This was not silly Disney, this was history, the real pirates.  Actually, it was more than the pirates; it was the 17th century colonial world of the Americas, centered on the Caribbean.  All sorts of nationalities were being brought to life; in particular the Spanish sides of things.  Yet not only was someone paying attention to the history and digging deeper after it, this new team had made a skirmish game of it all that was fun and exciting.  Just look at how much fun they had in those "How to Play Blood & Plunder" videos they put up on YouTube, or their visits to the Beasts of War studio.

Previously, the one-upmanship of each new codex release for WH40K (each striving to overturn more core rules than the one just prior), coupled with an unappealing shift in aesthetics, had finally made me weary of that game, and thus Black Powder (with Perry Miniatures) was like a breath of fresh air, with its casual approach and down-to-earth assortment of troops, and I actually liked the lack of micro-management or total control.  Bolt Action had caught my eye here and there, and I especially was interested by its WW2 subject matter and use of random draws for small units one at a time.  But this newborn Blood & Plunder by the newly-chartered Firelock Games was a real wonder.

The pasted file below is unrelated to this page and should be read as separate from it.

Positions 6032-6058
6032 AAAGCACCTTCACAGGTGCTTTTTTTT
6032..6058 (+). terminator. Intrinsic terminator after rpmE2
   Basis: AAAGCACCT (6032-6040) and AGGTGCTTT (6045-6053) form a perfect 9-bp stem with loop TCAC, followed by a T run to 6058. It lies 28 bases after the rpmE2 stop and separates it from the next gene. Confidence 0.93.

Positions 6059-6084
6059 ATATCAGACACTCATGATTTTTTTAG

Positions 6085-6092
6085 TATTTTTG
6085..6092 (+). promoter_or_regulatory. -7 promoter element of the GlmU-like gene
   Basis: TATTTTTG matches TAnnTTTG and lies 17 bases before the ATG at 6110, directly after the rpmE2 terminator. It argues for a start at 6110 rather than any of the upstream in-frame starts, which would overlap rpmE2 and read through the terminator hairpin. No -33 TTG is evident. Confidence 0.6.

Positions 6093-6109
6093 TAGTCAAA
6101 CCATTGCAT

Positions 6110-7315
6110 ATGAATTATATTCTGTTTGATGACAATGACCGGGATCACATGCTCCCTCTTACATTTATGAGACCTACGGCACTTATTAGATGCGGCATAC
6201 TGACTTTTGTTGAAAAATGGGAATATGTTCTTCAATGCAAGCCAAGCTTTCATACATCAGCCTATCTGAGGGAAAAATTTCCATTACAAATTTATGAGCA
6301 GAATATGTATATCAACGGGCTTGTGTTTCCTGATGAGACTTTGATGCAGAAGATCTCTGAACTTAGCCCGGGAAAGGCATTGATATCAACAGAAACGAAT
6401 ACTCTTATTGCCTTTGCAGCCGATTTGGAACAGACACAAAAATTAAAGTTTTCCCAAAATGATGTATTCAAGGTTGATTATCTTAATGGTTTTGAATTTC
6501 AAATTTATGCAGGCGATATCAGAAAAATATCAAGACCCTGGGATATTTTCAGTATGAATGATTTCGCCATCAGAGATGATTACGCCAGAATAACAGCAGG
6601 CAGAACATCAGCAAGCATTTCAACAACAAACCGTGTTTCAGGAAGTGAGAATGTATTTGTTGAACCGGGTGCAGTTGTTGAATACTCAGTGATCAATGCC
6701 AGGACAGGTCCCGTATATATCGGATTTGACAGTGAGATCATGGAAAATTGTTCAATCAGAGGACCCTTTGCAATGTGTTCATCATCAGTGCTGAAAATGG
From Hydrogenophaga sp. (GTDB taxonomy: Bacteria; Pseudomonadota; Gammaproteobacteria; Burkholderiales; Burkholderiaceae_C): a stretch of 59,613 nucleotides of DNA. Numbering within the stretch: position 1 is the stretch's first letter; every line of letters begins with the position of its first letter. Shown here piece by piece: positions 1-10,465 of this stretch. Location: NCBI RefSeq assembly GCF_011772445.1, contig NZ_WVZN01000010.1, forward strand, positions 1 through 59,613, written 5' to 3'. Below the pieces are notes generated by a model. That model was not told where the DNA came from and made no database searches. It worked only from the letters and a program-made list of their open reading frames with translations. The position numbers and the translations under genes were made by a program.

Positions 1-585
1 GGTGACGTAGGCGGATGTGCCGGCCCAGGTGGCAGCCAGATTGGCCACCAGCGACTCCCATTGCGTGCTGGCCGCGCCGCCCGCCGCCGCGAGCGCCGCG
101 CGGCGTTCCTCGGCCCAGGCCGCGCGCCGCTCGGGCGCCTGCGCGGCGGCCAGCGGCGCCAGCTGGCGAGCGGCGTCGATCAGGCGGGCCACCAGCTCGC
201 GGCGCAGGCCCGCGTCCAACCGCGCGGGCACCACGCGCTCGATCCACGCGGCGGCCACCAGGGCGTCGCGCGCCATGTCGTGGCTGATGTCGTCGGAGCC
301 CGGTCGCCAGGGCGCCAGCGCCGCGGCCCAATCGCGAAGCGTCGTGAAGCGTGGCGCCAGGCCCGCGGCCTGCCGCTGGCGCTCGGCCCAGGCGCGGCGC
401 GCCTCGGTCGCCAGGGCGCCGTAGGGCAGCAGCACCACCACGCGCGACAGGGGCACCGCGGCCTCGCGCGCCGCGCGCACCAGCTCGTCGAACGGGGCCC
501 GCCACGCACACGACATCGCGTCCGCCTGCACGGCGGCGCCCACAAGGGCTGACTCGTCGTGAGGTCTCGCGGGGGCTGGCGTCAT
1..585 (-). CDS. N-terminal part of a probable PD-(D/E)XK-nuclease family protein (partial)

Each element they used in the game added to the flavor of the history it was drawing inspiration and guidance from.  Playing cards to decide the order of each opposing play, one unit at a time, weighing speed vs. more work done.  Spending one's Fortune to gamble for better success at dice rolls, or to escape a rolled up catastrophe, like a bribe that could sometimes backfire.  Wind direction and speed actually having an impact based on the bearing of each ship, based on the sailing qualities of each type of ship.  I also notice that the ship turning gauge bears a resemblance to a navigator's quadrant.  The reloading of musket, pistol, and cannon.   The buildup of fatigue from the heat of battle, be it from enemy fire and sword or pushing harder and faster towards one's own ends.  Commanders to give further orders to nearby crewmembers, leading from perilously close to the front -even at the front!  Historical figures great and small everywhere, Drilled Militia, skirmishers, natives with bows, guerilla tactics, dangerous explosives, bad weather, the hazard of fire, and so on...